Clint's Political Football

The "Halftime in America" ad flap marks the latest – and perhaps oddest – clash yet between pop culture and politics in an increasingly strange election season.

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    NEWSLETTERS

    AP
    Clint Eastwood is calling for a timeout amid the flap over his "Halftime in America" ad.

    Super Bowl XLVI may go down in history as the faceoff that spurred more Monday-morning quarterbacking aimed at Clint Eastwood than Tom Brady.

    Chrysler's Eastwood-narrated "Halftime in America" ad kicked off an ongoing game of political football over whether the spot touting Detroit’s comeback-in-progress and the American spirit was a virtual campaign ad for President Obama – or simply an expensive two-minute pep rally intended to sell cars. Whatever the motives, the flap marks the latest – and perhaps oddest – clash yet between politics and pop culture in an increasingly strange election season filled with unlikely media meldings.

    The ongoing GOP debates have been likened to a reality show – and Mitt Romney even compared the President’s performance to reality star Kim Kardashian’s marriage. The candidates, as we've noted, got an early start on playing the late-night TV comedy circuit, where they are regularly parodied. One comedian (Stephen Colbert) has raised more than $1 million for a Super Pac he's used – so far – to produce satirical political ads for TV and campaign for a former candidate (Herman Cain) in South Carolina. Another comedian (Roseanne Barr) is seeking the Green Party presidential nod (free campaign advice: avoid singing the National Anthem in public).

    The "Halftime" Super Sunday ad came just days after Newt Gingrich dropped Survivor’s "Eye of the Tiger" from his campaign rally playlist and Romney jettisoned K’naan’s "Wavin’ Flag" following complaints from the songs’ creators.

    It all feels like something out of 1984 – not in the strict Orwellian sense, but in terms of an earlier watershed year for pop culture bumping up against presidential politics. That's the year Walter Mondale invoked a hamburger commercial catchphrase – "Where the Beef?" – during a Democratic candidates’ debate. It’s also when Bruce Springsteen demanded Republican incumbent Ronald Reagan stop using "Born in the U.S.A." as a campaign anthem.

    There are much stronger echoes of The Gipper in the Eastwood ad, which recalls Reagan's classic 1984 "Morning in America" campaign commercial trumpeting the country’s then ongoing return from recession. “It's morning again in America, and under the leadership of President Reagan, our country is prouder and stronger and better,” the narrator intoned.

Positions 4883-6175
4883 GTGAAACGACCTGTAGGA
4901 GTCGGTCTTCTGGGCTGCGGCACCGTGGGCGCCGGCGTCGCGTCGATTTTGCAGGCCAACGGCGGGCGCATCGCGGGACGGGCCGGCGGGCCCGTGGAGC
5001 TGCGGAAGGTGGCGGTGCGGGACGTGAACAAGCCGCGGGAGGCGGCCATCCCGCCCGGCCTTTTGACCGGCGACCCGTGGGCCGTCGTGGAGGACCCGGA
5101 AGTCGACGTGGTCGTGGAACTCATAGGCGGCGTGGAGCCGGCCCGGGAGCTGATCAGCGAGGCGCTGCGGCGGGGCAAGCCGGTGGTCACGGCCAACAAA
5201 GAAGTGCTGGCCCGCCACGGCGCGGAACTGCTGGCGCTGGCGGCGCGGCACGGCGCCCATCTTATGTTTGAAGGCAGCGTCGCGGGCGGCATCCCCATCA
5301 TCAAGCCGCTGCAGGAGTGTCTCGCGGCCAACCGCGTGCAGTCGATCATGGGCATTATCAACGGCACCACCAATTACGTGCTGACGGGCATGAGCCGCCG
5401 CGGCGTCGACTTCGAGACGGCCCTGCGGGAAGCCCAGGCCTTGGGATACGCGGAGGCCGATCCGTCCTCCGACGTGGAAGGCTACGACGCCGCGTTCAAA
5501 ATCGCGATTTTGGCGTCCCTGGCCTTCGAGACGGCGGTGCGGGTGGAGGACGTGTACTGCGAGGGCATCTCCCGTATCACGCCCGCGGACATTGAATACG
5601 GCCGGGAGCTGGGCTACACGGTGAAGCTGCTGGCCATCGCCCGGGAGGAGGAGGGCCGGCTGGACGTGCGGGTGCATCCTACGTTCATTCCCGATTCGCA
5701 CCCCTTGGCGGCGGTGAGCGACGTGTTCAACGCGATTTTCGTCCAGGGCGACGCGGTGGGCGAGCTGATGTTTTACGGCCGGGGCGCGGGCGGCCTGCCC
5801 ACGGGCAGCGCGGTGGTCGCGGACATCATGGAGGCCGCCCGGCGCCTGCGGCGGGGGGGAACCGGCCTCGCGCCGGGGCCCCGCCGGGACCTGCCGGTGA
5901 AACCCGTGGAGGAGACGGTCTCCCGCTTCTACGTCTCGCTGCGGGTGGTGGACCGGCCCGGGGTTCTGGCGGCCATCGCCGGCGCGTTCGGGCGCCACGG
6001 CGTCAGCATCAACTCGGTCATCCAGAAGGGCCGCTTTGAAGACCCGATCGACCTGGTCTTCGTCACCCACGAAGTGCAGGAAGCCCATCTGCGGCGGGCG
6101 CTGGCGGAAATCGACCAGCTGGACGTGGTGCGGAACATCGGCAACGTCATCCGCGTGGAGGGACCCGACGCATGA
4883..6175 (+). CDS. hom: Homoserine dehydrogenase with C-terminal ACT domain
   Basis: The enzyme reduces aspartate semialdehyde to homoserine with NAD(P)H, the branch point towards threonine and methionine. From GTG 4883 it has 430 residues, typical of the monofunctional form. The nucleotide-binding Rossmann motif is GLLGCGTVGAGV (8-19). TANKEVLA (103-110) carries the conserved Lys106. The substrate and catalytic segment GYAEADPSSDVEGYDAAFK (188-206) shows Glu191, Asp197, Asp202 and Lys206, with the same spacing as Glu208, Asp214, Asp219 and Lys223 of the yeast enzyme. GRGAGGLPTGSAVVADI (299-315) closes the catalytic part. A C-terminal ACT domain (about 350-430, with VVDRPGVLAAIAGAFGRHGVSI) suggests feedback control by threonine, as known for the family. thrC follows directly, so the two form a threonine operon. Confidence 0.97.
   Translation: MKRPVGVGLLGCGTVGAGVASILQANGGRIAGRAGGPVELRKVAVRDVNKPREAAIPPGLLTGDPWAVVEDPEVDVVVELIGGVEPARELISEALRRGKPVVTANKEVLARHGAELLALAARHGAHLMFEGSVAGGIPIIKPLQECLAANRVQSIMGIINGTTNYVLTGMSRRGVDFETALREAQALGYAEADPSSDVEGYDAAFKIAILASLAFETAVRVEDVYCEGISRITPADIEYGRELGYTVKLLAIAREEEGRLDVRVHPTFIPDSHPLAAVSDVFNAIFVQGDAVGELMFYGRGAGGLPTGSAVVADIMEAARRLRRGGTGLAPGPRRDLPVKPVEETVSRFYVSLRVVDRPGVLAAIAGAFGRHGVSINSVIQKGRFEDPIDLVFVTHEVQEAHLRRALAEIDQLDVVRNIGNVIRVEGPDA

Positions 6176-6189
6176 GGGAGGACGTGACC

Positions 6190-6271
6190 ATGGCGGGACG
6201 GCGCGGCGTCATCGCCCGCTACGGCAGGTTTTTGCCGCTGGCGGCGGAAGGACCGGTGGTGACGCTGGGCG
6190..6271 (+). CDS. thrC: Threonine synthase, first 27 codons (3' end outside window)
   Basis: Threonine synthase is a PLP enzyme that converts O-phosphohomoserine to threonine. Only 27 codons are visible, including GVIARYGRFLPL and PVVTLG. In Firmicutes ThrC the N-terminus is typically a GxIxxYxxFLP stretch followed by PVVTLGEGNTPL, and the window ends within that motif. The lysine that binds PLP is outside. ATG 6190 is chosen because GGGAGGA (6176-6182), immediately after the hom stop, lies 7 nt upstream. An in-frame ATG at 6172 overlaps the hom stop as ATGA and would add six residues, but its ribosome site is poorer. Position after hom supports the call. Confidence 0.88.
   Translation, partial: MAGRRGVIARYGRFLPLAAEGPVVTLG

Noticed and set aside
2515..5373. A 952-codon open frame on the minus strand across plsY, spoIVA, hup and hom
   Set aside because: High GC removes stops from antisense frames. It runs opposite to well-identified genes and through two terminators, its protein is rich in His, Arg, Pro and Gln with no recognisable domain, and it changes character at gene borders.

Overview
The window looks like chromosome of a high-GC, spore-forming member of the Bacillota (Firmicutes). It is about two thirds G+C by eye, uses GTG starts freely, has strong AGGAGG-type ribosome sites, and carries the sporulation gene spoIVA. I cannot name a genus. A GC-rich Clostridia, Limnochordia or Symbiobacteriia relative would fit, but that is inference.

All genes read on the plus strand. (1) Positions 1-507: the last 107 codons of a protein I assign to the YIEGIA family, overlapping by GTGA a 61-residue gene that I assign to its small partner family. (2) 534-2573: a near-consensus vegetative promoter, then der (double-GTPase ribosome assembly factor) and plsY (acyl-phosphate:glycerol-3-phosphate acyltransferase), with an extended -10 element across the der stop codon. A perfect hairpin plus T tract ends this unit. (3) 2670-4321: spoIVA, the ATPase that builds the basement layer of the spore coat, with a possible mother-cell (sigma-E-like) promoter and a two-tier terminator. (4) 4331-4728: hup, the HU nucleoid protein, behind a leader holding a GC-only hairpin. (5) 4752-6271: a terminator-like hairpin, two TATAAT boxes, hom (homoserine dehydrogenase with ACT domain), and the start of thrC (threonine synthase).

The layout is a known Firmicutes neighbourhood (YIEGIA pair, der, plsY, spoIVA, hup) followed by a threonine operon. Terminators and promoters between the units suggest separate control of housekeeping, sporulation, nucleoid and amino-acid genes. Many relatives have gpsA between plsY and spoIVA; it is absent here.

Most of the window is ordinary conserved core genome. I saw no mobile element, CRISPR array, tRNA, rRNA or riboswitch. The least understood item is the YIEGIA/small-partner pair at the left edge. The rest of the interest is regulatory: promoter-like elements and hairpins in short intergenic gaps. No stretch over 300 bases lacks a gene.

In Sunday’s spot, Eastwood’s gravelly voice declared: "It's halftime in America. And our second half's about to begin."

    You need a scorecard to keep the controversy straight: A legendary actor with outspoken Republican and Libertarian leanings is being accused (most notably by Karl Rove) of echoing a classic political ad from an actor-turned-GOP icon to thank a Democratic president for an auto industry bailout that Eastwood personally opposed.

    The reason the old Reagan ad and the new Chrysler spot are effective is because they, at least on the surface, transcend politics to present an image of resilient Americans able to meet challenges and rise from adversity through hard work and determination. It's a message of optimism that’s seemingly hard to argue with, as Eastwood noted.

    "It was meant to be a message just about job growth and the spirit of America," Eastwood said in statement sent to Fox News’ Bill O’Reilly Monday. "I think all politicians will agree with it. I thought the spirit was okay."

    Eastwood is essentially presenting the ad as a Rorschach test – it is whatever you see in it. The ad, though, isn’t easily categorized – much like Eastwood, a versatile actor and filmmaker known for playing characters ranging from the shoot-first-ask-questions-later cop “Dirty” Harry Callahan to the haunted, aging gunslinger William Munny in the myth-breaking Western "Unforgiven."

    Take a timeout to watch the "Halftime" commercial and judge for yourself whose day Chrysler and Eastwood were trying to make:
     

    Hester is founding director of the award-winning, multi-media NYCity News Service at the City University of New York Graduate School of Journalism. He is the former City Editor of the New York Daily News, where he started as a reporter in 1992. Follow him on Twitter.